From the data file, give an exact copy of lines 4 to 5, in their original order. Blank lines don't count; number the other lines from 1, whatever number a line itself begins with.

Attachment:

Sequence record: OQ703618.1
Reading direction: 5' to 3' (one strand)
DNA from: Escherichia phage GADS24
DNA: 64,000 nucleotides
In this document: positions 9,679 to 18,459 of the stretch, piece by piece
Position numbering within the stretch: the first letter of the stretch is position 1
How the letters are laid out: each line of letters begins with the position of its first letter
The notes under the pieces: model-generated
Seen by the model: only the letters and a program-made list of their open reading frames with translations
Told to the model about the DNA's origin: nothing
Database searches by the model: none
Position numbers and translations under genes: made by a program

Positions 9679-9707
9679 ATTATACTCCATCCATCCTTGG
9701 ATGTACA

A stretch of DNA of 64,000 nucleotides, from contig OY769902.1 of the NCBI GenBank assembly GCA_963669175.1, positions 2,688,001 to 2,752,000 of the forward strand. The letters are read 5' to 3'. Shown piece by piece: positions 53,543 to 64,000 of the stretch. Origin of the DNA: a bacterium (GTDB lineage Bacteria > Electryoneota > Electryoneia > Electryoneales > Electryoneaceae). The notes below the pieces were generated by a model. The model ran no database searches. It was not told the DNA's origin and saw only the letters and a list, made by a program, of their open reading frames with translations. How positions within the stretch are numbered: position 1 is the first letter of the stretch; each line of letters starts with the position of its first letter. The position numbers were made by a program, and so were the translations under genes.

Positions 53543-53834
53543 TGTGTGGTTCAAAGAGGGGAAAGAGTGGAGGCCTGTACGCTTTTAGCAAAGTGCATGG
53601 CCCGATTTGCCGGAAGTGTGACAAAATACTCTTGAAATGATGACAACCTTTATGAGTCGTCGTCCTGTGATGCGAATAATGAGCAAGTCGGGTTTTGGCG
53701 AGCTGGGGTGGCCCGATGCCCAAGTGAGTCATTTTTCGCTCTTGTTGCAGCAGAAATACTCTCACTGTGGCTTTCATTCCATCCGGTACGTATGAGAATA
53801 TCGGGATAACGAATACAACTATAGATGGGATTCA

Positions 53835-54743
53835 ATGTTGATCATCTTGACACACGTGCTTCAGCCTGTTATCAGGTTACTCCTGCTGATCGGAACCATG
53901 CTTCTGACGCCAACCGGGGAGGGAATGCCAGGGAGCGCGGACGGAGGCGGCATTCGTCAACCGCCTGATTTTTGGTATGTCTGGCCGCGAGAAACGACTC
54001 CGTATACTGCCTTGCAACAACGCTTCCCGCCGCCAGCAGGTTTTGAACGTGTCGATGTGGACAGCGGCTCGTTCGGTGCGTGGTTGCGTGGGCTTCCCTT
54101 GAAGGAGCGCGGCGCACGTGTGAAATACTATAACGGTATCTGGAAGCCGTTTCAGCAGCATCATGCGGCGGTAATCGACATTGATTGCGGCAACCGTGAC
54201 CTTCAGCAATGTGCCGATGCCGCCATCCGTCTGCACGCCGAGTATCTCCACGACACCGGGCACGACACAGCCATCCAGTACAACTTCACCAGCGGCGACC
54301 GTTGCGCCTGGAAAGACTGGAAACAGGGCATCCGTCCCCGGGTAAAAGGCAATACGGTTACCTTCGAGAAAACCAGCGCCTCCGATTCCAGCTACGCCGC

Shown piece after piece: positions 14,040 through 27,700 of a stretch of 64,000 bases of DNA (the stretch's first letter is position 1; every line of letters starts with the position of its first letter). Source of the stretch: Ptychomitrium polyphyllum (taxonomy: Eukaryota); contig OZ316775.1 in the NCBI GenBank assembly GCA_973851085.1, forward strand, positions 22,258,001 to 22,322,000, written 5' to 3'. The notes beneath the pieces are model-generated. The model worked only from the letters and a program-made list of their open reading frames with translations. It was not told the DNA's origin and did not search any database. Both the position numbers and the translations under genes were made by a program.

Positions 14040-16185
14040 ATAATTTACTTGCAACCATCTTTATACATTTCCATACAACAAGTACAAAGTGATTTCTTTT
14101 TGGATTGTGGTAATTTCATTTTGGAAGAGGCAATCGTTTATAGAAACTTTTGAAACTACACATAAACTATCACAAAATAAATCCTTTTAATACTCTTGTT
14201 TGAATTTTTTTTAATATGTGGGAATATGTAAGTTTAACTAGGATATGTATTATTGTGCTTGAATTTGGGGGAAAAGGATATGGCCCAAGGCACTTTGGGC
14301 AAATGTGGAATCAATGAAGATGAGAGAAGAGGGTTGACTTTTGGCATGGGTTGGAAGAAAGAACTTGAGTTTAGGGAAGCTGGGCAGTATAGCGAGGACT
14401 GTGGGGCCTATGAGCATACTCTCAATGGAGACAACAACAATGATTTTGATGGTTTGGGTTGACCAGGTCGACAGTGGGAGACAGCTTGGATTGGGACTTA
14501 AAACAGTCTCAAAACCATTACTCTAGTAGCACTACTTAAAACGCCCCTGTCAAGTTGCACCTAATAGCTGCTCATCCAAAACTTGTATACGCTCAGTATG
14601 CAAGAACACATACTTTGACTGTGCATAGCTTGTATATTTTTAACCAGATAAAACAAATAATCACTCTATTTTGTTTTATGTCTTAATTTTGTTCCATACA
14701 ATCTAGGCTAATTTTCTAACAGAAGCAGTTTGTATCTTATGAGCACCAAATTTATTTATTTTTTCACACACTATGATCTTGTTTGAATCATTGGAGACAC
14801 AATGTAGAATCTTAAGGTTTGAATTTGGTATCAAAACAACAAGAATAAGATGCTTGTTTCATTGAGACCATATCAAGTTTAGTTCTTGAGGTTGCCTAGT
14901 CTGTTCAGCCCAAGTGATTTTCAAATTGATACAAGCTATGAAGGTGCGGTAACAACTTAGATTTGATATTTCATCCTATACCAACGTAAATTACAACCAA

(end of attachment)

DNA: 64,000 nucleotides
In this document: positions 9,679 to 18,459 of the stretch, piece by piece